Summer is a pleasant season for children, but it is also the time of year they’re most likely to wind up in the emergency room with an injury. They play outside more often than other times annually and also have increased exposure to sunlight, insects, and contaminated food and water. They spend time riding bicycles and skateboards, swimming in backyard pools or lakes, sitting around campfires and garden barbecues, lighting fireworks and playing nearby lawnmowers. Furthermore, outside toys can collect bacteria and become damaged or chipped.
With the slew of recent toy recalls and also the increased risk of injury throughout the summertime, it is essential to be cautious about safety and also to review your safety measures.
For infants, under 6 weeks it’s important to prevent sun exposure. Make sure you dress infants in lightweight long pants, long-sleeved shirts, and wide-brimmed hats – cover the arms, legs, and neck. Apply a small amount of sunscreen to any exposed skin like the face, palms, and back of the throat. When an infant gets sunburned, apply cold compresses.
For kids, make sure you apply sunscreen for any exposed skin 30 minutes before they go outside. Dress them in cotton clothing and have them wear hats with a brim and sunglasses. Try to restrict their exposure to sun, particularly during the peak hours between 10 a.m. and 4 p.m. Be sure to reapply sunscreen every two hours and after swimming or sweating.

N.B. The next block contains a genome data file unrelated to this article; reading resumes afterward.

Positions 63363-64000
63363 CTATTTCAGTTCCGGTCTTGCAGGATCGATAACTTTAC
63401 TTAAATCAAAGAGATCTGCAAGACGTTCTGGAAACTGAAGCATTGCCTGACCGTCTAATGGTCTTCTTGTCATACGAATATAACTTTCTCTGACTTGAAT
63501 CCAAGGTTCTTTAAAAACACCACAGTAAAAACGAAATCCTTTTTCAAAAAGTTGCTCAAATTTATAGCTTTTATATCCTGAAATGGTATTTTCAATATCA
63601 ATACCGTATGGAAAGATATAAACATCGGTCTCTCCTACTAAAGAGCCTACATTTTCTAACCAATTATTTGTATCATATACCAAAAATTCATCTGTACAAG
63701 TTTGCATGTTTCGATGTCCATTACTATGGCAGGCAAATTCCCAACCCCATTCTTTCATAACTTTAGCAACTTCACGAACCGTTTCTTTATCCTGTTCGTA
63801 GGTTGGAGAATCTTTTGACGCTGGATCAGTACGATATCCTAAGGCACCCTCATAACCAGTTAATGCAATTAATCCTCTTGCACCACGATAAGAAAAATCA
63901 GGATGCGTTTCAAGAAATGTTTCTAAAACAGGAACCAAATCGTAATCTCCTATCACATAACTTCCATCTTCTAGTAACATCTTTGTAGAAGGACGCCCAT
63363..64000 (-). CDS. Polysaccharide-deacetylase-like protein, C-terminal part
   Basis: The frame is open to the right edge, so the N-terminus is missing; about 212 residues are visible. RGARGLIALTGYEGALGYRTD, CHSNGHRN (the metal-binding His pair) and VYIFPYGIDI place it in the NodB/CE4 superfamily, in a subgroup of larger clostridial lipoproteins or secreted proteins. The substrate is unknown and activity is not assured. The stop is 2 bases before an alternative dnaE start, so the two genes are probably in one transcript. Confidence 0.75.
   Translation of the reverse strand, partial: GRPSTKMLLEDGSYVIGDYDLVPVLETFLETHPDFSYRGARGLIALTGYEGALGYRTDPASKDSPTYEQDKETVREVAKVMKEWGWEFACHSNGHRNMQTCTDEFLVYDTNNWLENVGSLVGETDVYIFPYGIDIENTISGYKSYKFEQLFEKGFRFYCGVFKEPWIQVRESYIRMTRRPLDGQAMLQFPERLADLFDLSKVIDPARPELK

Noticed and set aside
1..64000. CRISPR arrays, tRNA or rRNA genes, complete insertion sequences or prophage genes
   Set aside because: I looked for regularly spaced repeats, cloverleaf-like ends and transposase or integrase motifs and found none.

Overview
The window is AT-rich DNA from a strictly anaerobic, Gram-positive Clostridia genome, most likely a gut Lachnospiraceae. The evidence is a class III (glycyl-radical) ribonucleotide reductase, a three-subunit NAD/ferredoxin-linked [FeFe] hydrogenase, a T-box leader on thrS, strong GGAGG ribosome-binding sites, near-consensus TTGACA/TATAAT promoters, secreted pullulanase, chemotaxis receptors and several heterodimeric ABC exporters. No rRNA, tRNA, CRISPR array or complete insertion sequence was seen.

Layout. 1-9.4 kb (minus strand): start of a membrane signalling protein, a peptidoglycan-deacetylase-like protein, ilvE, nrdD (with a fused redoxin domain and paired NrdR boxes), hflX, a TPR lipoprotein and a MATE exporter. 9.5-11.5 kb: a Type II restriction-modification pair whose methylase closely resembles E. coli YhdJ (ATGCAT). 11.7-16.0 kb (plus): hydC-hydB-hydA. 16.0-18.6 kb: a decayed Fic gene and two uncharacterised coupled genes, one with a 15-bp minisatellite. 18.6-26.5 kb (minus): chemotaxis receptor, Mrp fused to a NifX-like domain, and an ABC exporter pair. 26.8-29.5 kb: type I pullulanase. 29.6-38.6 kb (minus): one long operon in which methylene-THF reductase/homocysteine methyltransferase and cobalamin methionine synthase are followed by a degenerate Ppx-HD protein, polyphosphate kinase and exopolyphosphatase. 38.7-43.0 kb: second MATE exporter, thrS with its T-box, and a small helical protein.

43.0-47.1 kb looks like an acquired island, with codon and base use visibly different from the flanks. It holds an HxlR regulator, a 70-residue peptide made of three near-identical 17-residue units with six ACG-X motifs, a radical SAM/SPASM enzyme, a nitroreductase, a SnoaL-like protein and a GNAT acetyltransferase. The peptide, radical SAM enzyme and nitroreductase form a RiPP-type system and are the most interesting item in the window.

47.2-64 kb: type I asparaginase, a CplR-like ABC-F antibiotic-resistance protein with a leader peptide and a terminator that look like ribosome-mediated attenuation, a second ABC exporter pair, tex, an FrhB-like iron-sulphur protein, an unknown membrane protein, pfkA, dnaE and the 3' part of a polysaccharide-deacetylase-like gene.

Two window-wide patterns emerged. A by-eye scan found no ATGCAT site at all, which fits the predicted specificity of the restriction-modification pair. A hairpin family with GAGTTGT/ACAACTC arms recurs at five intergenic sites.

When the humidity and warmth are maximum, it is ideal to limit extreme activities to 15 minutes or less. You may gradually increase action time on a two-week interval as kids acclimate to the summer heat. Have your kids drink cold water or non-carbonated beverages every 20 minutes, even if they aren’t thirsty. Dress them into lightweight, light-colored clothing and change sweaty or wet clothes. Visit Emergency Dental Care.
If you’ve got a swimming pool, you should install a gated fence four feet around the region to prevent young children from falling into the water. Never leave kids playing in the pool and make sure you keep spare equipment, including a person’s hook and life vests, in an available site. Have a phone nearby in the event of emergencies.
Do not wash your children with scented soaps or shampoos. Bright clothes and flower patterns or flowery aromas can bring in insects. Do not let your kids play near stagnant bodies of water, flowerbeds or meals gardens. Have them use insect repellent to protect against fleas and ticks when enjoying woods or fields. Never allow children to perform in any agricultural area which might have used pesticides. Insect repellents containing DEET are not recommended for very young children. Do not use repellents including over 30 percent DEET on almost any child. Organic sprays are available on the market, and natural repellents can be produced by soaking peppermint or garlic in water. Growing herbs such as thyme, rosemary, lavender, fennel, and marjoram can help safeguard your garden from mosquitoes.